Towards Better Humanitarian Donorship

Twelve Lessons from DAC Peer Reviews

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This publication outlines the 12 most important humanitarian lessons from the DAC peer reviews, profiles examples of good donor behaviour highlighted in the peer reviews, and sketches out the challenges donors still face as they move towards better humanitarian donorship. Lessons are grouped under the following headings: the strategic framework; delivering effective funding; an organisation fit for purpose; and learning and accountability.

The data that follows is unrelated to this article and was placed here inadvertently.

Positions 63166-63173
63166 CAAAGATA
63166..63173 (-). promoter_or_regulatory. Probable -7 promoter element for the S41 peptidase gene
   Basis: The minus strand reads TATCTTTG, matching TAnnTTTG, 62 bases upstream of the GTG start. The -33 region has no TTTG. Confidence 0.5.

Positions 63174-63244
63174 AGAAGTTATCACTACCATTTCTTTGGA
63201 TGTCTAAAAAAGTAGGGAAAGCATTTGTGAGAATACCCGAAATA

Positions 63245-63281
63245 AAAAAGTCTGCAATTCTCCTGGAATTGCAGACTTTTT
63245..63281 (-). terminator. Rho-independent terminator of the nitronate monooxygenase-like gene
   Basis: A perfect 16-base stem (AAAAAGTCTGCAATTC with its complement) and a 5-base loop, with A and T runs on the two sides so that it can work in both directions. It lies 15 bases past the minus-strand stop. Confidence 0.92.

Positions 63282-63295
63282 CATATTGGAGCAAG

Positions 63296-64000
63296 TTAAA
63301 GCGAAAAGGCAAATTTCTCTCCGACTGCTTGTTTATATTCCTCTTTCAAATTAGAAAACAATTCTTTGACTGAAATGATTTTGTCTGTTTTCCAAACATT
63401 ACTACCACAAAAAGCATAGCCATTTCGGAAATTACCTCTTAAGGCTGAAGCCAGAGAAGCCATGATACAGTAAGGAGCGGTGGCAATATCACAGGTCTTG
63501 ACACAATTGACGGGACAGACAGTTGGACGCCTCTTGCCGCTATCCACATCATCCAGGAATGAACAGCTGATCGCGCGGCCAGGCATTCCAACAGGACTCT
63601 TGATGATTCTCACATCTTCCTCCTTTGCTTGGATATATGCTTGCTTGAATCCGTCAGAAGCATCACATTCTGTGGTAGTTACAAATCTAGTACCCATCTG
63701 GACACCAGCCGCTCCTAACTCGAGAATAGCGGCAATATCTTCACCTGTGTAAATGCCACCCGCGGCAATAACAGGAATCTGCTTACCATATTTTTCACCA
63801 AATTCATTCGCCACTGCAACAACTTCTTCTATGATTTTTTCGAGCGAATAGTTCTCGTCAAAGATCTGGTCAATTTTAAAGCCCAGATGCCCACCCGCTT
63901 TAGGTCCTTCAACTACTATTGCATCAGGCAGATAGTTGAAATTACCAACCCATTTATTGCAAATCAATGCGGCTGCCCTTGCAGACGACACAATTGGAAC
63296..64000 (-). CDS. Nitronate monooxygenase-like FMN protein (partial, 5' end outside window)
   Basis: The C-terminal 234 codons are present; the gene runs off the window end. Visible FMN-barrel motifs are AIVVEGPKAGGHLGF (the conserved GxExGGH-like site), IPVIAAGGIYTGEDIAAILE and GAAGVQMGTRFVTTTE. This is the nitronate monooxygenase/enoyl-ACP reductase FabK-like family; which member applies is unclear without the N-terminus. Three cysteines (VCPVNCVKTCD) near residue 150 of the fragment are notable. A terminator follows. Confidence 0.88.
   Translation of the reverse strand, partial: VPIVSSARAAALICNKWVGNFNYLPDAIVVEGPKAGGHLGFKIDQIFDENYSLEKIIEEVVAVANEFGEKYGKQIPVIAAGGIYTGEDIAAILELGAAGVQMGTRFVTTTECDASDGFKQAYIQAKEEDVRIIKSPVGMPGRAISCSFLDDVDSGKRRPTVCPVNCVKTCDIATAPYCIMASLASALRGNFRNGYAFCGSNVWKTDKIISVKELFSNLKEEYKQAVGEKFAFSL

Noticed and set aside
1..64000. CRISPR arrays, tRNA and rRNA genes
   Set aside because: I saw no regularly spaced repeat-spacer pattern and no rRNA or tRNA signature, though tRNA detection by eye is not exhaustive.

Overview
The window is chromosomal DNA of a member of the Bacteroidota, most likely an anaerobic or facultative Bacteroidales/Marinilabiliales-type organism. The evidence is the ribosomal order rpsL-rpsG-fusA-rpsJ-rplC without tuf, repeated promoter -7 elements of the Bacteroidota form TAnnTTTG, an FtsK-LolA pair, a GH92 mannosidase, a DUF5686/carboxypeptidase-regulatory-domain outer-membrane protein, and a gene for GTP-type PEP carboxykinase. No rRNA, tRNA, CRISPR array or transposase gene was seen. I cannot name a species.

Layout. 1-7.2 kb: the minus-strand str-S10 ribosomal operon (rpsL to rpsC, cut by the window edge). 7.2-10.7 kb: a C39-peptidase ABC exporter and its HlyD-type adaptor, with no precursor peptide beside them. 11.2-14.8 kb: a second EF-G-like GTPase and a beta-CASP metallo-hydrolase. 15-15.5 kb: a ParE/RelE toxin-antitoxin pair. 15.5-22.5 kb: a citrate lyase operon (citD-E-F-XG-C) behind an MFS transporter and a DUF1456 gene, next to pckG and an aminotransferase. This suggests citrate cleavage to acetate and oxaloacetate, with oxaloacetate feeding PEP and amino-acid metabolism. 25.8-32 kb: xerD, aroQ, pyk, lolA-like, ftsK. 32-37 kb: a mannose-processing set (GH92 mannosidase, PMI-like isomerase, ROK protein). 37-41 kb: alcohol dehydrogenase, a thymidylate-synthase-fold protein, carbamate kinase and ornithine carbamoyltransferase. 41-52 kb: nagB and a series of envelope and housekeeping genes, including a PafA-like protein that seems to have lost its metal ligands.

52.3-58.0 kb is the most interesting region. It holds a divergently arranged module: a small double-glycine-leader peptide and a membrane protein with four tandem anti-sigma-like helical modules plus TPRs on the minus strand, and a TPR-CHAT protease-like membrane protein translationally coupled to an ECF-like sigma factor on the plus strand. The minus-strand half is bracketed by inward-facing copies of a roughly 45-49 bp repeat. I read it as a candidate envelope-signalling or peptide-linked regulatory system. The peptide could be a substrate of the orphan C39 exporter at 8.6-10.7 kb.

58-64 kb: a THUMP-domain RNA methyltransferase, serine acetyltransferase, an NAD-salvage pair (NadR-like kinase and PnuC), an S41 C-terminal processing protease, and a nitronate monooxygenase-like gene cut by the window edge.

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Delivering effective funding

Providing an appropriate level of predictable and flexible humanitarian funding is not an optional extra for donors. All DAC donors have made – directly or indirectly – a commitment to the Principles and Good Practice of Humanitarian Donorship, which call for “funding in proportion to needs” (GHD principle 6, see Annex). There is currently no comprehensive, objective measure of global humanitarian need, complicating advocacy for more appropriate humanitarian funding levels. The closest approximation is the Consolidated Appeals process – and on average, 30% of the needs listed in these appeals go unfunded every year.

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